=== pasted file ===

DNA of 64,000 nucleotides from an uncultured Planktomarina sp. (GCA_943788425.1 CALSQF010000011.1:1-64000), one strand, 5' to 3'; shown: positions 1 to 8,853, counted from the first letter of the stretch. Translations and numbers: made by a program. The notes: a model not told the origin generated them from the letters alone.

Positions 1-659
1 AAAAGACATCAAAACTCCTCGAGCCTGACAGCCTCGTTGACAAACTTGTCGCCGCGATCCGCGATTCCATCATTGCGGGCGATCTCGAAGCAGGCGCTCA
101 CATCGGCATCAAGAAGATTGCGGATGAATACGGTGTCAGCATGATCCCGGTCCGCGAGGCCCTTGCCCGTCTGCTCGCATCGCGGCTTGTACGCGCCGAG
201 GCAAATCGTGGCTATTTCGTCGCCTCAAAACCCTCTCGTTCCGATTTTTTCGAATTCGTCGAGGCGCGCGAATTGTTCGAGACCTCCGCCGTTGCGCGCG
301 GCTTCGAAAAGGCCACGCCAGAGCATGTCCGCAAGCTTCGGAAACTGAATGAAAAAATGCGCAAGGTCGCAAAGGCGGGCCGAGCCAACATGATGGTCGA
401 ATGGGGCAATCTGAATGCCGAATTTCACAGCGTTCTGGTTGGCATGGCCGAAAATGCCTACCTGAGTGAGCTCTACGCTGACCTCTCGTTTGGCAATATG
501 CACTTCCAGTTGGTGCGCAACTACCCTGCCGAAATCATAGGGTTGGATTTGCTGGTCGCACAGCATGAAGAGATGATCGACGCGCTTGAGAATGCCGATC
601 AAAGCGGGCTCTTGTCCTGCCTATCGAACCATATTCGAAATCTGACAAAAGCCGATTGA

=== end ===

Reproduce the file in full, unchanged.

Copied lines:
DNA of 64,000 nucleotides from an uncultured Planktomarina sp. (GCA_943788425.1 CALSQF010000011.1:1-64000), one strand, 5' to 3'; shown: positions 1 to 8,853, counted from the first letter of the stretch. Translations and numbers: made by a program. The notes: a model not told the origin generated them from the letters alone.

Positions 1-659
1 AAAAGACATCAAAACTCCTCGAGCCTGACAGCCTCGTTGACAAACTTGTCGCCGCGATCCGCGATTCCATCATTGCGGGCGATCTCGAAGCAGGCGCTCA
101 CATCGGCATCAAGAAGATTGCGGATGAATACGGTGTCAGCATGATCCCGGTCCGCGAGGCCCTTGCCCGTCTGCTCGCATCGCGGCTTGTACGCGCCGAG
201 GCAAATCGTGGCTATTTCGTCGCCTCAAAACCCTCTCGTTCCGATTTTTTCGAATTCGTCGAGGCGCGCGAATTGTTCGAGACCTCCGCCGTTGCGCGCG
301 GCTTCGAAAAGGCCACGCCAGAGCATGTCCGCAAGCTTCGGAAACTGAATGAAAAAATGCGCAAGGTCGCAAAGGCGGGCCGAGCCAACATGATGGTCGA
401 ATGGGGCAATCTGAATGCCGAATTTCACAGCGTTCTGGTTGGCATGGCCGAAAATGCCTACCTGAGTGAGCTCTACGCTGACCTCTCGTTTGGCAATATG
501 CACTTCCAGTTGGTGCGCAACTACCCTGCCGAAATCATAGGGTTGGATTTGCTGGTCGCACAGCATGAAGAGATGATCGACGCGCTTGAGAATGCCGATC
601 AAAGCGGGCTCTTGTCCTGCCTATCGAACCATATTCGAAATCTGACAAAAGCCGATTGA